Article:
COVID-19 first appeared in China in December. Since then, it’s spread relentlessly around the world. On March 11, the World Health Organization officially declared the virus a global pandemic.
When looking at the success each country is having (or not having) in dealing with the outbreak different factors obviously come into play.
Remote island nations may be facing significant hardship in years to come from rising sea levels due to climate change, but with COVID-19 they’re better off than countries that share borders with multiple other countries — especially where population densities are high.
Countries with underdeveloped medical systems might not have the capacity to accurately gauge how many COVID-19 cases they have. And getting honest stats from countries with authoritarian regimes –cough, Russia, cough — is problematic too.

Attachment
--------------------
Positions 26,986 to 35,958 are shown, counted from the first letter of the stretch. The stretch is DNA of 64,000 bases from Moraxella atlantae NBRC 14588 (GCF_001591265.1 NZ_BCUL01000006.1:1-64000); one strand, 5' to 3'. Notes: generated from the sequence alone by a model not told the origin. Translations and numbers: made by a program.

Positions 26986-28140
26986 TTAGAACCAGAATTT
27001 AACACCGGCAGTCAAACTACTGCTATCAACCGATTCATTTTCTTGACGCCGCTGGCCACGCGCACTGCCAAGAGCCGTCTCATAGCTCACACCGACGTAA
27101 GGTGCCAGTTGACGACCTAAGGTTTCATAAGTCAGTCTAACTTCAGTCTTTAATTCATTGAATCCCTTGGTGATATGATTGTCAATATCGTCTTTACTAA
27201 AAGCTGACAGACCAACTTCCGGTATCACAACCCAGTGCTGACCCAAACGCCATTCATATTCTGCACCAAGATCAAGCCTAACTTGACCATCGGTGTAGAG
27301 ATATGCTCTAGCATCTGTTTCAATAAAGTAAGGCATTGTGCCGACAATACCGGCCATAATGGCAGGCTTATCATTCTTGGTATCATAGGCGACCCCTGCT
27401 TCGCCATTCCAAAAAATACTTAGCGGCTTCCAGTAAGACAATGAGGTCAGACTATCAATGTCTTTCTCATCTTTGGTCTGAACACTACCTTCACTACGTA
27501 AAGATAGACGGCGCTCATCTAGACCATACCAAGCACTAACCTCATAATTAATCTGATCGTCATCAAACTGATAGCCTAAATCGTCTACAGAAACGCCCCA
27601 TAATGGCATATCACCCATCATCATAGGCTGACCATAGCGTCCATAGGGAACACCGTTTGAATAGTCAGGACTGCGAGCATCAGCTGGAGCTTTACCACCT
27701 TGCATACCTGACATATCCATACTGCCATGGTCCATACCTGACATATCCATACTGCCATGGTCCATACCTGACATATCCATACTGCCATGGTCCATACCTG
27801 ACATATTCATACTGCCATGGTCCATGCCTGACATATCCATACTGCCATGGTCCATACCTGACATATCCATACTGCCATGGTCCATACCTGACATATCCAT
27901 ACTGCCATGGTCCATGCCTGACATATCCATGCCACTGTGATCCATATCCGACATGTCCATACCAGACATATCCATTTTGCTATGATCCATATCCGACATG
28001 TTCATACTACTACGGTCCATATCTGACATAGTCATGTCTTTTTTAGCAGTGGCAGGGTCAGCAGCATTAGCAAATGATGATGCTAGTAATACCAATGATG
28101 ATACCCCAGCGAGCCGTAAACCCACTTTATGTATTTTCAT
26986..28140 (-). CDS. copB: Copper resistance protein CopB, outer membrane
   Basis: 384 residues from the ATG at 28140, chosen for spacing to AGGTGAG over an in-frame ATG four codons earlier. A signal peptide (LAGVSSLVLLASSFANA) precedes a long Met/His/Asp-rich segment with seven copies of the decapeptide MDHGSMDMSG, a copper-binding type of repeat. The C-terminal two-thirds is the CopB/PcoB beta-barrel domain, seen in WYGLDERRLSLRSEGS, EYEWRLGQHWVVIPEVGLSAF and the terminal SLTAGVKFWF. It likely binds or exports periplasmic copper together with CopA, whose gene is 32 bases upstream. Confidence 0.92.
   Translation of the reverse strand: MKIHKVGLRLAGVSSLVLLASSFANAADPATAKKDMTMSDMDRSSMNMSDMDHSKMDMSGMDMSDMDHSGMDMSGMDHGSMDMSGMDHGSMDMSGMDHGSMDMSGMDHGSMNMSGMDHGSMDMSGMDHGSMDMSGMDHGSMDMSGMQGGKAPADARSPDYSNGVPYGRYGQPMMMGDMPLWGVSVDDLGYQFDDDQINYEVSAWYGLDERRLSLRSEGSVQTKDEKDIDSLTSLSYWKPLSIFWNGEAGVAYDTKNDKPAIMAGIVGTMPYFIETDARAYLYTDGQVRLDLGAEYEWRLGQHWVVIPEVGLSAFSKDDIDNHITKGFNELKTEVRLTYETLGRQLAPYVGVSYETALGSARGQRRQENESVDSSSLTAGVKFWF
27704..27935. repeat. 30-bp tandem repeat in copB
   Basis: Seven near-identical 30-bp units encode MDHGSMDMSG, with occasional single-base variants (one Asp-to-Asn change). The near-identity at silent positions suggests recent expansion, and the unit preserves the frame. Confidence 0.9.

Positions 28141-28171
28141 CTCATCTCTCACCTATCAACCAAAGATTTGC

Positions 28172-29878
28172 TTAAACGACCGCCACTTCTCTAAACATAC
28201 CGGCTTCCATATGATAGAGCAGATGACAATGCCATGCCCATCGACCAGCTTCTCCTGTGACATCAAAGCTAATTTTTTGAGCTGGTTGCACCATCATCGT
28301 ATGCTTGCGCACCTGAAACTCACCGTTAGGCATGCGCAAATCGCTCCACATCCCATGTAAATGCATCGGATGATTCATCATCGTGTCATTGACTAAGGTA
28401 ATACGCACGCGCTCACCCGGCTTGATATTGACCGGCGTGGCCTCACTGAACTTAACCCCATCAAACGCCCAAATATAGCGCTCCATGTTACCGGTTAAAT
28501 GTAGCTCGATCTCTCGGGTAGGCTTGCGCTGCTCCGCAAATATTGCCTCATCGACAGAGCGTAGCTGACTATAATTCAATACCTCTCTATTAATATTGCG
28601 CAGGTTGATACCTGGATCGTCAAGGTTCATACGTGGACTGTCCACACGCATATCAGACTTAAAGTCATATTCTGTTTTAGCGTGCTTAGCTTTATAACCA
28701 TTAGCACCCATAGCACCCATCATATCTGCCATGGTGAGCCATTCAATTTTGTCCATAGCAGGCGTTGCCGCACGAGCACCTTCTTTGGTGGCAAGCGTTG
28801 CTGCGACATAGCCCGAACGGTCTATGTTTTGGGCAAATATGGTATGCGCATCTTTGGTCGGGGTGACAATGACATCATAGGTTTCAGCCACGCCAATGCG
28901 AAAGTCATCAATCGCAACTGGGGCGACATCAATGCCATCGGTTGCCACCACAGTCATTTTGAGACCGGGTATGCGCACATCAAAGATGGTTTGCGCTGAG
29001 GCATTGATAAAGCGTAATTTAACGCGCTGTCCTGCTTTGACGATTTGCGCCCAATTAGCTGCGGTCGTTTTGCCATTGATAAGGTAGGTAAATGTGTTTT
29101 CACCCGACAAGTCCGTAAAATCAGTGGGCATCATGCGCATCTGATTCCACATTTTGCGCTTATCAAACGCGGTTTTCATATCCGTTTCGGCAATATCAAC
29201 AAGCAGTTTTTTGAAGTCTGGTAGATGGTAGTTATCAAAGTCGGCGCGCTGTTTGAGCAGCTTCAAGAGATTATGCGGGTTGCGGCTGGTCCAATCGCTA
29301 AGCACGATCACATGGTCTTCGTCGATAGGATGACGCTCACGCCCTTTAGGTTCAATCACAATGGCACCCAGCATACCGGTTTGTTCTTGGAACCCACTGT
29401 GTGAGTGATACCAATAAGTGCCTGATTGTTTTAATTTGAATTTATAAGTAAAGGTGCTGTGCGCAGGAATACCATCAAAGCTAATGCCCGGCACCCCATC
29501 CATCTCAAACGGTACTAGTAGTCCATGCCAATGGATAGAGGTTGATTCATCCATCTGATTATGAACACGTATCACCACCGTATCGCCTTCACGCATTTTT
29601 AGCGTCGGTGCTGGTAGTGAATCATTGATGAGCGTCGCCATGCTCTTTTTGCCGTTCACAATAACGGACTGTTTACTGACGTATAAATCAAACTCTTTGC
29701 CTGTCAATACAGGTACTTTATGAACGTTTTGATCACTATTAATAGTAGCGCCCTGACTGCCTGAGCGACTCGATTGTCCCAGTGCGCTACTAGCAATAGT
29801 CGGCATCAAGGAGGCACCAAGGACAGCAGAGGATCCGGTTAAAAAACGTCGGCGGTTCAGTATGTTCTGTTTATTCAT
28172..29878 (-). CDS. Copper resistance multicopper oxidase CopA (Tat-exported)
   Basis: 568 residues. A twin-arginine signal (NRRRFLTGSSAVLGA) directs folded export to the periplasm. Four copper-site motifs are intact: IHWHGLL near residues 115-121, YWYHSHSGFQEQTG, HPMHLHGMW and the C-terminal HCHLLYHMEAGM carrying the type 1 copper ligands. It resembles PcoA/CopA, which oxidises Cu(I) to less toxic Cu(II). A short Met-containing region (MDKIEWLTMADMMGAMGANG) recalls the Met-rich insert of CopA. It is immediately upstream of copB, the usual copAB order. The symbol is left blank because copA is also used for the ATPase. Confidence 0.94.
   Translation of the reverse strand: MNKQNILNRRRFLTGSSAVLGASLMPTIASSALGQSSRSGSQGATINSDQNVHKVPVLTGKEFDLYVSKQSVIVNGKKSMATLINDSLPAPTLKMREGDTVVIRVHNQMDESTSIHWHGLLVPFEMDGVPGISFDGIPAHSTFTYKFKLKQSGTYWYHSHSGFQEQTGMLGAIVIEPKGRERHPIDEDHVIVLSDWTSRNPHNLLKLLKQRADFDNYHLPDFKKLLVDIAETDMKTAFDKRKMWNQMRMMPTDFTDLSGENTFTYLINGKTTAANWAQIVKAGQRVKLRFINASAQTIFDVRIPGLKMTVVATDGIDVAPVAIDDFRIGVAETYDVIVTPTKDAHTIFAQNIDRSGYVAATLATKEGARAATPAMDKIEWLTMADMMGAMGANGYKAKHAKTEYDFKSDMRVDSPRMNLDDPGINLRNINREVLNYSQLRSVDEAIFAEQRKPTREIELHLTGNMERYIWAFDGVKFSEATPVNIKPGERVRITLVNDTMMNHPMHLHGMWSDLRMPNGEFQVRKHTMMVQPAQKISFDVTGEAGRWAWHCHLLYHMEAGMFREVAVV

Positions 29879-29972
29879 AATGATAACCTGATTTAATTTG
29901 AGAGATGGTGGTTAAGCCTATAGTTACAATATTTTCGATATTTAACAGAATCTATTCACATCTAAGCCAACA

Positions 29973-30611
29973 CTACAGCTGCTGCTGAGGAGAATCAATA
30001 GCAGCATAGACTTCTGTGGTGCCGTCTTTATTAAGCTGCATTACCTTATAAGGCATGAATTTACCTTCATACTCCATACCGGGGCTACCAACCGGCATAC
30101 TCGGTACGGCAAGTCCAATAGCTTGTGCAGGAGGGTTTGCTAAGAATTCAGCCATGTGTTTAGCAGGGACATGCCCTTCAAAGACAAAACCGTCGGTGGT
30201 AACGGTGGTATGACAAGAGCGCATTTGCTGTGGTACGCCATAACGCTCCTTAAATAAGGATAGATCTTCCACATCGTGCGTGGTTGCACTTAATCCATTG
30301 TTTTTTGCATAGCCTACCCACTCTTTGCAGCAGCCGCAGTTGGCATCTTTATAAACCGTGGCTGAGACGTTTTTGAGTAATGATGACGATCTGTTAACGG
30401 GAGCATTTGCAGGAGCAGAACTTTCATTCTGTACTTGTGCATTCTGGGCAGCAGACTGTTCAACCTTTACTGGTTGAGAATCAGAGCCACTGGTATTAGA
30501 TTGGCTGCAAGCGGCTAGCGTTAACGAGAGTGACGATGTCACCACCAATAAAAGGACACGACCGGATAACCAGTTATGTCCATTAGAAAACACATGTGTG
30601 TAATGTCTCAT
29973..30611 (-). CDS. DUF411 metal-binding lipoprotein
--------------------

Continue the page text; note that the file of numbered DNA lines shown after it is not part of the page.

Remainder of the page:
Then there’s the whole cultural angle. Different countries in different parts of the world have different attitudes toward individual freedom and collective responsibility.
China, for instance, while still the hardest hit by COVID-19, seems, for the time being anyway, to have brought the virus under control. But it also took steps like welding apartment building doors in Wuhan shut to keep people inside during the weeks-long quarantine that was imposed.
Would that fly in the Western world? Probably not. But people everywhere do need to follow the advice of public health officials and be responsible.
As of today, the top ten countries for COVID-19 are China, Italy, United States, Spain, Germany, Iran, France, South Korea, Switzerland and United Kingdom. You can get updated global tallies here. The numbers include total cases, new cases, fatalities and per capita infection rates.
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